Back in the PlayStation 2 days, when dynamic duos were Sony’s bread and butter, there were two franchises that always seemed to pop up in each other’s games. Jak & Daxter and Ratchet & Clank had a tendency to appear in their opposite half’s titles, and it was always entertaining looking out for these cameos. Personally, as a fan, I always longed for some kind of collaboration, but that didn’t really happen until PlayStation Move Heroes and PlayStation All-Stars Battle Royale, which didn’t offer the experience that I craved. Still, that will never take away my enjoyment of hunting for the Easter eggs in said classic games.
Kell Andersen, News Reporter
inFAMOUS: Second Son plays host to a metric ton of fun little Easter eggs. From franchise in-jokes, to jabs at Naughty Dog, and even a sneaky Zelda reference, the title truly runs the gamut when it comes to hidden secrets. But far and away the best Easter egg in the game is an inconspicuous schoolyard mural that hints at Sucker Punch's storied past. If I'm honest, this one's getting my vote purely because it's so darn adorable.
Nicola Hayden, News Reporter
While some Easter eggs go undiscovered for years, others are so accessible that anyone can unlock them. And one of these well known secrets is Lara Croft’s iconic handstand from the original Tomb Raider on the PSone. Instead of trying to struggle up ledges in an uncomfortable manner, simply by pressing R1 while climbing up, the haughty heroine will perform an elegant handstand much more fitting of her persona. Seeing as you can use this trick through the entire game, why would you ever want to climb normally again?
Graham Banas, Reviewer
The Borealis is/was an important naval vessel in the Valve collective universe (Half-Life, Portal, etc), and the mention of its inclusion in Portal 2 caused quite a stir when the title’s Trophies first deployed. Sadly, its inclusion – which amounted to little more than a branded life ring and a deserted construction area – brought us no closer to Half-Life 3, which made it a bit of a disappointment by default. However, subtract the astronomical expectations attached to this secret, and it was a delightful inclusion that reaffirmed the intertwined nature of the Portal and Half-Life plots, affirming that Valve titles are pretty much the gaming equivalent of the Marvel movie universe.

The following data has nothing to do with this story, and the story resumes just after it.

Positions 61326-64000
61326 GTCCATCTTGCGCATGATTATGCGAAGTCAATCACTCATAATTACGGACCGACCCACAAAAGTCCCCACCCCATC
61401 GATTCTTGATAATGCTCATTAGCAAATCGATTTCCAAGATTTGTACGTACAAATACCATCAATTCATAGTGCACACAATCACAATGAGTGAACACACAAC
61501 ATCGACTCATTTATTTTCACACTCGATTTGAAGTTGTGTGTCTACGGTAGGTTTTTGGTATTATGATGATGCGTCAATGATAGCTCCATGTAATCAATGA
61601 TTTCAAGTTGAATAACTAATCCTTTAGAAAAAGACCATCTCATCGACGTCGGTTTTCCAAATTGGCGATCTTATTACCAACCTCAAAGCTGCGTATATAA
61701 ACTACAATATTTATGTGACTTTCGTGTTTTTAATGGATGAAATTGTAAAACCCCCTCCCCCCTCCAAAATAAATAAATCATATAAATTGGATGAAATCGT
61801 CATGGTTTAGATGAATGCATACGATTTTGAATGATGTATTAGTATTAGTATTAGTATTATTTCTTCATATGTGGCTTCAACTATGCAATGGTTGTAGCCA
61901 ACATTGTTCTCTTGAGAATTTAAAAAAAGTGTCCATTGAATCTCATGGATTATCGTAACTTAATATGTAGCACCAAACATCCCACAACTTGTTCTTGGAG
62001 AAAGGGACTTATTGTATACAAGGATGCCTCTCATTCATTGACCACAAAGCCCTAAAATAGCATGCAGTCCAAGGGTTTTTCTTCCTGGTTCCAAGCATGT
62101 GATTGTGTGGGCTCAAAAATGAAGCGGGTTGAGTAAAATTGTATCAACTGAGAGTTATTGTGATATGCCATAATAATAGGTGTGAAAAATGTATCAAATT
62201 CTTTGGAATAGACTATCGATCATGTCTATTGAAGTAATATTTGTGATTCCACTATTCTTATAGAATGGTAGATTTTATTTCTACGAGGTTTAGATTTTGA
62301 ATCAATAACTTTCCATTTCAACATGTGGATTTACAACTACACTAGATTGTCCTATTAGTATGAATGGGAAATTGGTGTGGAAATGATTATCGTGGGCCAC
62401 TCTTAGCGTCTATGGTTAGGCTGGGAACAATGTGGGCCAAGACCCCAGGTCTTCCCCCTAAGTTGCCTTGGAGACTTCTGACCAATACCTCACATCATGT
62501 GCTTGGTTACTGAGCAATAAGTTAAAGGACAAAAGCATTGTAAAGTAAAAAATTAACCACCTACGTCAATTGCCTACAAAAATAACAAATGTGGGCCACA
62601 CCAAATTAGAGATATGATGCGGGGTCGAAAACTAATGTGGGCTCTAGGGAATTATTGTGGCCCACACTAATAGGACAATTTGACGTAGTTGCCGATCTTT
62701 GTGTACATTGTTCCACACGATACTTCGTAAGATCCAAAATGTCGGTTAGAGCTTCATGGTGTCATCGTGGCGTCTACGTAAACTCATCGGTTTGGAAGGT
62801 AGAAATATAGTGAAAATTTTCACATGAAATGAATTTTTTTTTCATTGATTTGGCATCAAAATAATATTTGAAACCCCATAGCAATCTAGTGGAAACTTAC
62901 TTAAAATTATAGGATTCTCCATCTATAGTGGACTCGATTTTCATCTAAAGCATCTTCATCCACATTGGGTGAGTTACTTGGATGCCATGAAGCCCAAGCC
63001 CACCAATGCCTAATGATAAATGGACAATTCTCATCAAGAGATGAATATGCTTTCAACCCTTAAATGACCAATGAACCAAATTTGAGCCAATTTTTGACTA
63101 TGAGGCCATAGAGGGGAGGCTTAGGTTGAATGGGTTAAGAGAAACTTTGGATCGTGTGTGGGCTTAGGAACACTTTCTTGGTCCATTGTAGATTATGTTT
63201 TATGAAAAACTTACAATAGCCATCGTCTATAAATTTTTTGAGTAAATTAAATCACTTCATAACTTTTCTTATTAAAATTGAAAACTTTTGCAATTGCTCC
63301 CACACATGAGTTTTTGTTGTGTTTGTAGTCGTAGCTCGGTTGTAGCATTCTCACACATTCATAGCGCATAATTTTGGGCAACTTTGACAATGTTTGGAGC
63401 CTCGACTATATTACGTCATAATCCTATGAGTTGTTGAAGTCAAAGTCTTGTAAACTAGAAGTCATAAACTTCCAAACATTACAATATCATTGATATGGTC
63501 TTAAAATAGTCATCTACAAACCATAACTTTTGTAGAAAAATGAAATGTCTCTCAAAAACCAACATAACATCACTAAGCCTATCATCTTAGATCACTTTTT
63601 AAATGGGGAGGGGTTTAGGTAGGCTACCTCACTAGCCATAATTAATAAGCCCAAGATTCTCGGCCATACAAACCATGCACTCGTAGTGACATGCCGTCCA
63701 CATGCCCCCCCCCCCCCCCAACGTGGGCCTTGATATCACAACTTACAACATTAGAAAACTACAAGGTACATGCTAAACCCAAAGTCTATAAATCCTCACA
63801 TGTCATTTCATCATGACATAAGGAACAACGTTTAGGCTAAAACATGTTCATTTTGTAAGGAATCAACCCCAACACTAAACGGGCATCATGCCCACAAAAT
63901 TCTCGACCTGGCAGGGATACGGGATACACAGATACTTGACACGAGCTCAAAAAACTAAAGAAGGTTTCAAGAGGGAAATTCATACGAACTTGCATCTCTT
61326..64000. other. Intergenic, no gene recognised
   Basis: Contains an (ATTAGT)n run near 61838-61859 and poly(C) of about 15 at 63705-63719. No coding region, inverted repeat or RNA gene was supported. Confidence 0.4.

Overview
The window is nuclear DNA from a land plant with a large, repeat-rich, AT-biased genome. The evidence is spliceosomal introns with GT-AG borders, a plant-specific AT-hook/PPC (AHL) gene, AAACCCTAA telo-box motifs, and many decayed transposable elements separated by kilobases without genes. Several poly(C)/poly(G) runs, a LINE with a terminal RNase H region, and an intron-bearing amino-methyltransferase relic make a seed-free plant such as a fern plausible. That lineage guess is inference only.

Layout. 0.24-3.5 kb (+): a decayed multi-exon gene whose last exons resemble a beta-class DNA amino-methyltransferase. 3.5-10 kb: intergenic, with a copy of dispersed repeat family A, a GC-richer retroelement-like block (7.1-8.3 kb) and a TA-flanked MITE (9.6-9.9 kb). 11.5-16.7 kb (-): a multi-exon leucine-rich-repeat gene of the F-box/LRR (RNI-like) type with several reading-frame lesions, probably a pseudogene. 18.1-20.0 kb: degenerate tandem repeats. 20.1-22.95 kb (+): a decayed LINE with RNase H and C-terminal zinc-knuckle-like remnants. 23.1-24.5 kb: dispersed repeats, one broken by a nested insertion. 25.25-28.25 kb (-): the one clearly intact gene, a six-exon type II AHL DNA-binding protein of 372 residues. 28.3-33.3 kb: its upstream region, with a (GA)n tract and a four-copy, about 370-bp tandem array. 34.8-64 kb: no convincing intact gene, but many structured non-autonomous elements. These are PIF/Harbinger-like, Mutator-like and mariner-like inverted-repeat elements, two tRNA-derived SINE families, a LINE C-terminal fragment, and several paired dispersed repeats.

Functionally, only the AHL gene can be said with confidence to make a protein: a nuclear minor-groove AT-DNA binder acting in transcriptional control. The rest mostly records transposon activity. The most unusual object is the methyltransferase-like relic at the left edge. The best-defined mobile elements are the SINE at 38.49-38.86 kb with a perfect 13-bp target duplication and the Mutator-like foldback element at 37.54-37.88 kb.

Joey Thurmond, Reviewer
I may be in the minority, but Call of Duty: World at War remains one of my favourite games in the series to date. It also has arguably the best Easter eggs in the franchise, too. I’m mostly referring to the slew of secrets and surprises that are stashed in the Nazi Zombie maps, but I still think that the greatest one is hidden in the ‘Little Resistance’ campaign mission. After calling in an artillery strike on Peleliu Island, you can storm its beaches and slowly regain control of the landmass. However, if you take the time to stand in several puddles on the beach, the screen will shake, ancient statues will rise out of the sand, and the infamous Ray Gun will be yours to command. I love World War II shooters, but come on – how cool is it that the game gives you the opportunity to fire a futuristic, alien weapon?
Marcello Apostolico, Reviewer
Whether it’s a chocolate Easter egg or an in-game Easter egg, there's always a sense of mystery and excitement to be found inside. I can't forget the moment that I discovered a secret treat in Devil May Cry 3 – the original release, not the Special Edition. In Mission 19, during the boss battle with Arkham, if you had the Doppelgänger style equipped and a second controller plugged in, the other player could press start and take control of Vergil during the boss battle. This hidden feature was brief, but had "awesome" written all over it. After all, Dante’s brother was a badass character – and Capcom even listened to the squeals of fanboy delight by creating a mode strictly based upon him in the aforementioned reissue.
What’s the tastiest PlayStation Easter egg that you’ve ever tucked into? How do you think that developers decide on which secrets should get hatched? Crack open your thoughts in the comments section below.